without a change in the peak velocity-amplitude relationship. Last, intrasaccadic fatigue in myasthenia can
reduce amplitude despite high peak velocity early in
the saccade [l 1, 19,201, resulting in an inappropriately
high peak velocity for a given saccadic amplitude {13,
191; edrophonium might reduce intrasaccadic fatigue
and increase amplitude, leading to a redaction in peak
velocity for the measured amplitude 1131.
Most previous studies did not examine changes in
peak velocity-amplitude relationships {9, 11, 141, or
quantified data in terms of average amplitudes and
velocities [lo}, making it difficult to determine if a
change in the relationship had occurred. Also, there
are no data on the effects of edrophonium on the peak
velocity-amplitude relationship in nonmyasthenic palsies and normal subjects. We studied the effects of
edrophonium and fatigue on the peak-velocity amplitude relationship in 3 normal subjects, 8 myasthenic
patients with ocular involvement, and 9 patients with
proven nonmyasthenic palsies.
From the Neuro-ophthalmology Unit, Division of Neurology, The
Toronto Hospital Neurological Center, and the Playfair Neuroscience Unit, University of Toronto, Toronto, Ontario, Canada.
Address correspondence to Dr Barton, Division of Neurology, The
Toronto Hospital, 399 Bathurst Street, Toronto, Ontario, Canada
Subjects and Methods
Patients with ocular or generalized myasthenia were studied
only if they had both (1) a compatible clinical syndrome and
(2) electrophysiologic evidence for a disorder of the neuro-
MST 2%.
Received Dec 16, 1993, and in revised form Feb 23, 1994.Accepted
for publication Mar 9, 1994.
Copyright 0 1994 by the American Neurological Association
muscular junction. The latter was defined as mean jitter
greater than 50 ksec in 20 fibers or more than 20 fibers
having jitter greater than 45 Fsec, with single-fiber electromyography [2 11. Patients either were not taking acetylcholinesterase inhibitors or had a brief washout period. For patients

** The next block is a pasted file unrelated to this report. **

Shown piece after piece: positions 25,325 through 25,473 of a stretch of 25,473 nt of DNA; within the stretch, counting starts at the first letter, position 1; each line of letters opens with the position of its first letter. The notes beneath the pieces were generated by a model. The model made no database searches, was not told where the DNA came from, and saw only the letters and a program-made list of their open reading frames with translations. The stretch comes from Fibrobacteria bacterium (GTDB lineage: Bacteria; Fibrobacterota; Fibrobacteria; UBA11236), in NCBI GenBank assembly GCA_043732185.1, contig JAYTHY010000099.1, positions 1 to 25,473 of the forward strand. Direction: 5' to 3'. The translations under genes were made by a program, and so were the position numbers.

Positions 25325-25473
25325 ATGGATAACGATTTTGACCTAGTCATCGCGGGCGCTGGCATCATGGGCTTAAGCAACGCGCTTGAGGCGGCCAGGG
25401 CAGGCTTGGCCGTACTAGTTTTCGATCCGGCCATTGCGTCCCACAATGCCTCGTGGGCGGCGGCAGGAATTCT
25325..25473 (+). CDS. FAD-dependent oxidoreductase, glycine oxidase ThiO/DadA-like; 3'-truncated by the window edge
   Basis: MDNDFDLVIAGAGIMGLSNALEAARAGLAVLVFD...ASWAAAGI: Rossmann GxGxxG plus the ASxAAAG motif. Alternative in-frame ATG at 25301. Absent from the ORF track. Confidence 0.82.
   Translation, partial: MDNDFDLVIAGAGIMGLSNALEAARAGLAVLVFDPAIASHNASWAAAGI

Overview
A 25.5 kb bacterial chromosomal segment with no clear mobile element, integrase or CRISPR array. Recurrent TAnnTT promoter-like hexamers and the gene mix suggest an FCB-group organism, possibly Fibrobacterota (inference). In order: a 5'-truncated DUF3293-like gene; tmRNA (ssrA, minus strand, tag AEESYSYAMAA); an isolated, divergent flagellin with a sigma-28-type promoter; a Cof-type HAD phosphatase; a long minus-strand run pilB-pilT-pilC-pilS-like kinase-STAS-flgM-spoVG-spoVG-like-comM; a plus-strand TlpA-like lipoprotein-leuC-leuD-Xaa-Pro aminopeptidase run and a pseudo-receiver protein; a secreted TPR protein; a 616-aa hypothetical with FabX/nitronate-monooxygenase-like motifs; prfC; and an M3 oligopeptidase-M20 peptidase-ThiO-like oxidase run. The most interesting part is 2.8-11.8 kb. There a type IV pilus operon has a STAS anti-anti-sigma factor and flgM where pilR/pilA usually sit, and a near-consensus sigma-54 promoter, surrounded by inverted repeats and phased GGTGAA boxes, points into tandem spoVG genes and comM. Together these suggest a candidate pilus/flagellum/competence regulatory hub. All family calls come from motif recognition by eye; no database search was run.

with ocular myasthenia only, medication was withheld for
at least 24 hours prior to testing; patients with generalized
myasthenia were tested in the morning before their first daily
dose. Patients with a prior history of respiratory compromise
were excluded for safety.
Patients with ocular motor palsies of known etiology were
included only if they had either (1) imaging evidence of their
lesion or (2) a syndrome incompatible with myasthenia (i.e.,
third nerve with pupillary involvement, idiopathic polyneuritis), and also (3) if their disease was not known to be associated with myasthenia gravis (i.e., Graves’ disease). All but
one had neuropathic lesions (Table 1). Two of the authors
served as normal controls and 1 volunteer was recruited from
the community; their examination showed no signs of ocular
motor disturbance. The aims and methods of this study were
approved by the medical ethics committee of The Toronto
We recorded eye movements with magnetic search coil oculography (CNC Engineering, Seattle, WA), using 6-ft diameter field coils and search coils embedded in a silicone annulus